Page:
Summary: The Supreme Court takes another step to becoming the supreme legislature of America, ruling based on their personal views. As more Americans see this, another prop under the Republic washes away.
Again we are ruled by black-robed priests (now called Judges),
making stuff up based on their incomprehensible books.
This month we have more evidence that the Constitution is dead. Americans want what they want, and interpret the Constitution accordingly – so that it has no fixed meaning. Our tribes cheer at rulings that grant their wishes, and boo the baddies that thwart their goals. The process of constitutional law is irrelevant so long as the “right” decision is reached.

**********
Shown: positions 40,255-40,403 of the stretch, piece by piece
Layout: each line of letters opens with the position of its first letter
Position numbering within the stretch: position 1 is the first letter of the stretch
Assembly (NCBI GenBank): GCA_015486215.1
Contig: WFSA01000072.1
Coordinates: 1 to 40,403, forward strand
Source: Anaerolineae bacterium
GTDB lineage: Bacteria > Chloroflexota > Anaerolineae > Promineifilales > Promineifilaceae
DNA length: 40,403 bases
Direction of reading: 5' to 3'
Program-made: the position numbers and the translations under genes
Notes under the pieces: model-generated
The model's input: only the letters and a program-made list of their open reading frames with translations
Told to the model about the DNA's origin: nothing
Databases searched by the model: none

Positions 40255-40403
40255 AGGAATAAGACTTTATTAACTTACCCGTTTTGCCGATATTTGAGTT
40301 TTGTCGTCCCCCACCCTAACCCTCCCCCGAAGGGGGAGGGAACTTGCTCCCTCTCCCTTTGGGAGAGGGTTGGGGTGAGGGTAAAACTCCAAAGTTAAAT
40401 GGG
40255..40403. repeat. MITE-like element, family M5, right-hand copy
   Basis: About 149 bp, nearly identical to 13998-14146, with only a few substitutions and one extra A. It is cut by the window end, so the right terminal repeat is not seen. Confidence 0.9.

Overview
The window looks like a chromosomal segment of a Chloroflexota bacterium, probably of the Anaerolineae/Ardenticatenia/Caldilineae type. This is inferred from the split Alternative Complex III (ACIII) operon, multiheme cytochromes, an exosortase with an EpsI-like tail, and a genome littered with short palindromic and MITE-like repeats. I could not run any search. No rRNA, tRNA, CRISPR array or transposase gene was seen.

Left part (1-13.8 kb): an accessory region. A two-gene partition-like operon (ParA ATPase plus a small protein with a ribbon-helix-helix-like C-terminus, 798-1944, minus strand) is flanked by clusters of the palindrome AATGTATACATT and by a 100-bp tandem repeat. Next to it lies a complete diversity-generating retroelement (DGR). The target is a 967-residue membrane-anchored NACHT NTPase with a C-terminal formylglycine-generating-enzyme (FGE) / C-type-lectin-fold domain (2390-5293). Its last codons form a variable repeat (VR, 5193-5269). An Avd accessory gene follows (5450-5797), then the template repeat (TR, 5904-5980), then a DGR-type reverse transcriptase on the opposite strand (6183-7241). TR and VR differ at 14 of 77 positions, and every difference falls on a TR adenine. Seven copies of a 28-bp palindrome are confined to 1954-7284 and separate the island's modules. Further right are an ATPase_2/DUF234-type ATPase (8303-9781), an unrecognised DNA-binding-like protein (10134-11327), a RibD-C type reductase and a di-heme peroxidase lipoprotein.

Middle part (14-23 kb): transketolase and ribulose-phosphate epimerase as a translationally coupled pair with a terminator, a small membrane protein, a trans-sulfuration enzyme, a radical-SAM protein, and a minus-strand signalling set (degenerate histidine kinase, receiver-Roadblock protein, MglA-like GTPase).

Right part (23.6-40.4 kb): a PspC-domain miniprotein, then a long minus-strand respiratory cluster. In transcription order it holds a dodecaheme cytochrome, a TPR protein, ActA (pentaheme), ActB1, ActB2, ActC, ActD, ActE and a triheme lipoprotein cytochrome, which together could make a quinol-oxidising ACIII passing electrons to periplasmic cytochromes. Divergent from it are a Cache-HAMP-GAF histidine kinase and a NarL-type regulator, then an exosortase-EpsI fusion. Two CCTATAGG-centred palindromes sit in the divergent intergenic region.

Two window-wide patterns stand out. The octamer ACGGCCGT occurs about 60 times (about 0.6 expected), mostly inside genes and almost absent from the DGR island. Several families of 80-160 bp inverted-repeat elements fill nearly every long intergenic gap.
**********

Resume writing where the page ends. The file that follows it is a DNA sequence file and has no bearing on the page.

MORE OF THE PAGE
The Supreme Court is an exemplar of this, as they become lifetime priests in black robes – unaccountable, unelected, incontestable legislatures. Each new ruling stripes away a little more of the Constitution’s legitimacy. We have been repeatedly warned, but do not listen. As in this dissent from the Supreme Court’s ruling in Bostock vs. Clayton County, their latest edict restructuring American society.
Excerpt from the dissent by Justice Alito,
joined by Justice Thomas.